After harvest, wash rhizomes with high-pressure water to remove the soil, and then treat with 10% bleach solution for disinfection. Rhizomes to be used for seed can also be treated with fungicides. Storage should be at a low temperature and high relative humidity (55ºF and 70%) to prevent drying, and any diseased rhizomes should be discarded.
Ongoing Research to Determine Photoperiod, Rhizome Yield, and Ornamental Value
At the University of Florida (UF), we are evaluating different species and varieties of ginger and turmeric under two different photoperiods in the greenhouse (natural days, or long days by providing night interruption from 10 p.m. to 2 a.m.). In the first year of our trials, shoots kept growing through the winter under artificial long days, but photoperiod did not affect rhizome yield.
Turmeric grown from rhizomes in our greenhouse had a higher yield (2.2 pounds per plant) compared with first-year tissue culture plantlets (0.6 pounds per plant). For ginger, there were no significant differences in yield between plants started from rhizomes or tissue culture plantlets, and plants yielded on average 1.8 to 2.2 pounds per plant (Figure 3, , see slideshow).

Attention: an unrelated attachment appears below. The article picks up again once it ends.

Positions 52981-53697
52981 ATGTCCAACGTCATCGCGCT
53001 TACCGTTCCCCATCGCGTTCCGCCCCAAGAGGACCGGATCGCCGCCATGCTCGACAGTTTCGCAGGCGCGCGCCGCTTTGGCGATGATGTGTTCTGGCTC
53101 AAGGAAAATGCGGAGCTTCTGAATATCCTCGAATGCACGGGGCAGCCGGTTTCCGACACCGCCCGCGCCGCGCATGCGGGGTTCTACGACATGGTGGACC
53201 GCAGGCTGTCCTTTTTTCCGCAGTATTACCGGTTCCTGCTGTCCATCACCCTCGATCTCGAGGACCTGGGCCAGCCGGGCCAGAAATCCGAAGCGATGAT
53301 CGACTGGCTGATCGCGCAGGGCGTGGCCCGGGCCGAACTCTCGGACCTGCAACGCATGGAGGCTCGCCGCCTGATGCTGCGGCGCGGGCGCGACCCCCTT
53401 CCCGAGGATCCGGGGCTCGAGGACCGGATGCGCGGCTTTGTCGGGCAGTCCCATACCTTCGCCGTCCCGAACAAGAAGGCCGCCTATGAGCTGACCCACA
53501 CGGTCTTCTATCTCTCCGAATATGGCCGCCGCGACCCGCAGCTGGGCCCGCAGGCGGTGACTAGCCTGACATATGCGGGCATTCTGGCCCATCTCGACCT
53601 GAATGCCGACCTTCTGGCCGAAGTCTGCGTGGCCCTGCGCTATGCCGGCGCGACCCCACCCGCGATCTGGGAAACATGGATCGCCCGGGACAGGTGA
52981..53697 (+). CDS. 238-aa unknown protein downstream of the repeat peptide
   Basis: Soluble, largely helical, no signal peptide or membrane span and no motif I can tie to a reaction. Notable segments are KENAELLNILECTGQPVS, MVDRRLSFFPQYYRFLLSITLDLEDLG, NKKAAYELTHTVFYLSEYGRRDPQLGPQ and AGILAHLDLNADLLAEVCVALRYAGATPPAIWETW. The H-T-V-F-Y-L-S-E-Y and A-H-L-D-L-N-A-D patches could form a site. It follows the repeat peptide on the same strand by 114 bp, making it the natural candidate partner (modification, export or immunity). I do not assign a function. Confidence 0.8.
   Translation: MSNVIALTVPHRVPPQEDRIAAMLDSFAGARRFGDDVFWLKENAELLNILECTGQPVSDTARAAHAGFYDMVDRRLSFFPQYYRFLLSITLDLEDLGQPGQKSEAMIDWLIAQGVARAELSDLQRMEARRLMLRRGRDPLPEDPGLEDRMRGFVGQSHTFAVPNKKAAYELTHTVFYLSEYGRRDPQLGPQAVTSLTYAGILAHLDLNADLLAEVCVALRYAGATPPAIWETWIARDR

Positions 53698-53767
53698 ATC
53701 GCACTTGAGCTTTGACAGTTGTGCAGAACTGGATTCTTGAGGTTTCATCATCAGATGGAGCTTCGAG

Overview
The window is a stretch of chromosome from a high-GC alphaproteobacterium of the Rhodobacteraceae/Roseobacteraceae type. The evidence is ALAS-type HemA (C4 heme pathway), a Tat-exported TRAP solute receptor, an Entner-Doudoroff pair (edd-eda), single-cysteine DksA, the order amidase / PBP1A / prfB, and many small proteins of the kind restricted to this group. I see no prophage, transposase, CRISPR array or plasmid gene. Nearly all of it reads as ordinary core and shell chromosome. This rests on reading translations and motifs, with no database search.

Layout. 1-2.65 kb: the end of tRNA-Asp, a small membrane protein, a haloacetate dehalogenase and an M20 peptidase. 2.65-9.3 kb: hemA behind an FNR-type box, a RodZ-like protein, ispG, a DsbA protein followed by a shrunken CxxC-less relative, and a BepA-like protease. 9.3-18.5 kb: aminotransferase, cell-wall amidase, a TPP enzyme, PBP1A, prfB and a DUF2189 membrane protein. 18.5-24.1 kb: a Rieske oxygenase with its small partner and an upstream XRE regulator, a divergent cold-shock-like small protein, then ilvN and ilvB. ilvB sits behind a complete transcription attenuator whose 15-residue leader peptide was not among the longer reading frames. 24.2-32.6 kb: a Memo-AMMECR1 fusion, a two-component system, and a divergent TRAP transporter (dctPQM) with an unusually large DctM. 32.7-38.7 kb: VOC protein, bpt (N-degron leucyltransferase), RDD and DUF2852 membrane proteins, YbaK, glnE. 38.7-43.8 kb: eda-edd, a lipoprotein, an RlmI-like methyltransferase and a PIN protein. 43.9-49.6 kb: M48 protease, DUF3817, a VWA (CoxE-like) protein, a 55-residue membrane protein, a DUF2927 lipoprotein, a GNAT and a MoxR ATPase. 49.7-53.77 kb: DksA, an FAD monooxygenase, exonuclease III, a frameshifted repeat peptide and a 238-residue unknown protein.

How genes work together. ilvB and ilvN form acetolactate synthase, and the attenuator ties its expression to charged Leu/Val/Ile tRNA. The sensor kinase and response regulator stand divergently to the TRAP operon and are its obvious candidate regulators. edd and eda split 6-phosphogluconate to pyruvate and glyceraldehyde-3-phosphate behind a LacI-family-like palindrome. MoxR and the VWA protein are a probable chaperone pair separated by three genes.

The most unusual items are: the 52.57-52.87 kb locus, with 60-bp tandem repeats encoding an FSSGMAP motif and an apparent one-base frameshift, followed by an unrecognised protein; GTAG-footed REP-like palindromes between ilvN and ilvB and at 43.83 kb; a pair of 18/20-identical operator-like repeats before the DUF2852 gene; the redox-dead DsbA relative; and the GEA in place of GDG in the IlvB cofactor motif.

Large containers work best. We harvested only 0.8 pounds of rhizomes per plant of ‘Hawaiian Red’ turmeric in 2-gallon pots, whereas yields were 2.2 pounds per plant in 16-gallon pots.
We are now starting our second year of research and evaluation of species and varieties for rhizome yield, as well as ornamental value as greenhouse or landscape plants. We are also aiming to obtain uniform sprouting of seed pieces by evaluating treatments such as a water soak and hormone treatments with different concentrations of ethephon or benzyladenine (Figure 4, , see slideshow). Additionally, we will run chemical analyses on the rhizomes, and research the profitability and marketing of rhizomes as local fresh food or for use in the beverage industry.
Alternative crops such as ginger and turmeric provide niche alternatives that fit the consumer trend toward locally grown superfoods. Consider producing live or processed plants at your operation.
The authors would like to thank their industry partners in the Floriculture Research Alliance for their support. This material is also supported by the National Institute of Food and Agriculture, U.S. Department of Agriculture, “Resource Efficiency in the Floriculture Production and Value Chain”, #3607-21000-015-38S. Thanks also to AgriStarts, hawaiianorganicginger.com, and justgingerfl.com for supplying plant materials.